Like Peas and Maple Syrup

The Egg and ISounds like a nasty combination, doesn’t it? Unless you like that sort of thing, I suppose. As many of you know, I am slowly, and I mean slowly, working my way through The Stand. It’s long, and sometimes a bit bland (in my opinion, of course), but it’s not the only thing that I am reading. I am also reading The Egg and I, an absolutely wonderful, short book full of truth, humour, nostalgia, and life lessons. It’s a book that my grandfather gave me many years ago, and I have read it more than once.

It’s a tale about a woman who is taught to follow her husband’s dreams, and this particular woman’s husband dreams of raising chickens in the middle of nowhere. Her wit and intelligence cause me to chuckle to myself. Sometimes I even have to put the book down to let out a nice “guffaw”. I couldn’t recommend this book enough, but I’m guessing it’s not easy to find. If you can’t find that, try Dove. That one’s not about chickens, or doves for that matter, but it’s still a favourite of mine.

On my night table, I also have a book of Gary Larson comics, some fantasy book that I can’t remember the name of, and a book by Mary Stewart from her Crystal Cave series. I generally have more than one book on the go, and I pick which one I want to read based on my mood. But once in awhile, I will have a few books going that just do not mesh well together. This is the case with Stephen King and Betty MacDonald. Instead of peas and carrots, it’s more like peas and maple syrup. A mess of slops that leaves your brain yelling insults at your mouth.

Both books are good. In fact, both books are extremely enjoyable. One is about a religion-themed apocalypse, and the other is about a woman who hates chickens. The two books do not complement each other. They do not have the same style, tone, or even genre. It’s my fault for reading too many books at once, but usually I find ways to enjoy them both. If I am busy with other things, the lighter read will do. If I am at home and the rain is pounding its fists against my windows, the heavier read is appropriate. I can sink into either one like a warm bath if the timing is right.

But not with these two. I am finding it extremely difficult to stay focused on one and not the other. It probably doesn’t help that I have read one of them multiple times, and the other never before. I’ve never had this much trouble with reading two books at once and I find it strange. It makes reading a bit daunting. I’ve crossed-over between genres and styles and so on a million times before. I suppose I will just have to focus on one and finish it before continuing the other. Unless anyone else has a better suggestion.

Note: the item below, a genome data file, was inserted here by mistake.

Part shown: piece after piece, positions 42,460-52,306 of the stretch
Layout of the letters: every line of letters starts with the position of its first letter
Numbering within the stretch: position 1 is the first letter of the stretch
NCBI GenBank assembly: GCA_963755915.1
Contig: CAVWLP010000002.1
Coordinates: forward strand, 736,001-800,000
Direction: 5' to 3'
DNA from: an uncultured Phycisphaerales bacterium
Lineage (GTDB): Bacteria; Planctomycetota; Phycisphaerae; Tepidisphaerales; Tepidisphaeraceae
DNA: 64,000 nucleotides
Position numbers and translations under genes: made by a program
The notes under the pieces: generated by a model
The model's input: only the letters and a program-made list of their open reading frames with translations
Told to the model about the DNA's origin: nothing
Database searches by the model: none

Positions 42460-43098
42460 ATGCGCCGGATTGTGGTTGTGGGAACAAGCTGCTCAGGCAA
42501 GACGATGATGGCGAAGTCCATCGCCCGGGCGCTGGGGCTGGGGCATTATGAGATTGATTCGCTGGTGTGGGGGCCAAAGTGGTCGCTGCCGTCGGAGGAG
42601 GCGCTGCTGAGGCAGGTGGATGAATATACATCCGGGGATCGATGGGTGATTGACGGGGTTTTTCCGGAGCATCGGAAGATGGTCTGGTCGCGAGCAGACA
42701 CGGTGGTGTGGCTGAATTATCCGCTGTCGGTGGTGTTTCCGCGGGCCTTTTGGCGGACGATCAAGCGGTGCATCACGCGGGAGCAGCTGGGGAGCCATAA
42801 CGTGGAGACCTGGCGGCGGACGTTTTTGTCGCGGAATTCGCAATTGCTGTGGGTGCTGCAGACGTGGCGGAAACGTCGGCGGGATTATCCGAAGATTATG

Have you ever read two (or more) books at once that just didn’t work together at all? What were they, and how did you fix it?


7 thoughts on “Like Peas and Maple Syrup

  1. I tried writing two different books at once. Trust me, it was not easy at all. One was the sequel to my sci-fi novel, the other is the thriller I’m currently working on. They are two very different books, in terms of genre, tone, plot, chapter length, and so many other factors. I’m surprised I got as far as I did before I stopped and said “Enough!”

    Though I might have continued on if my coursework for school hadn’t gotten as heavy as it did. That caused me to pause on both books. Then when the semester ended and all I had was a part-time job and essays for my study abroad trip and scholarships, I finished the sci-fi sequel. Now I’m trying to finish the thriller. With any luck, I’ll be done by the end of the month and able to edit the sci-fi novel.

  2. I used to read only one book at a time. Now, I read multiple books at the same time. I approach books like I approach television shows. I watch multiple television shows at the same time (not in the same hour of course), and if the story lines are different enough from each other, there isn’t a problem. I read books of very different genres at the same time, and I don’t mix up the stories because the books are so different from each other. However, if I was reading say 4 historical fiction novels about the War of the Roses, I would probably not be able to keep up. But reading different types of books at the same time works fine for me.

    • I can understand that. These are vastly different books, but they just won’t live together in my head right now. I usually have more than one on the go but these won’t fit.

  3. I don’t read two books at once. I’m already incredibly easily distracted, so if I read two books at once, even when I know both of them well, I get the plots mixed up. My best chance not to is if they are vastly different, which is why maybe I can keep webcomics straight, but not books.

    • I have always had multiple books on the go, but I think work it throwing me off right now. I am still adjusting to managing my time differently, and to spending even more time reading and writing than before, and this time it leaves less opportunity to do it for pleasure.

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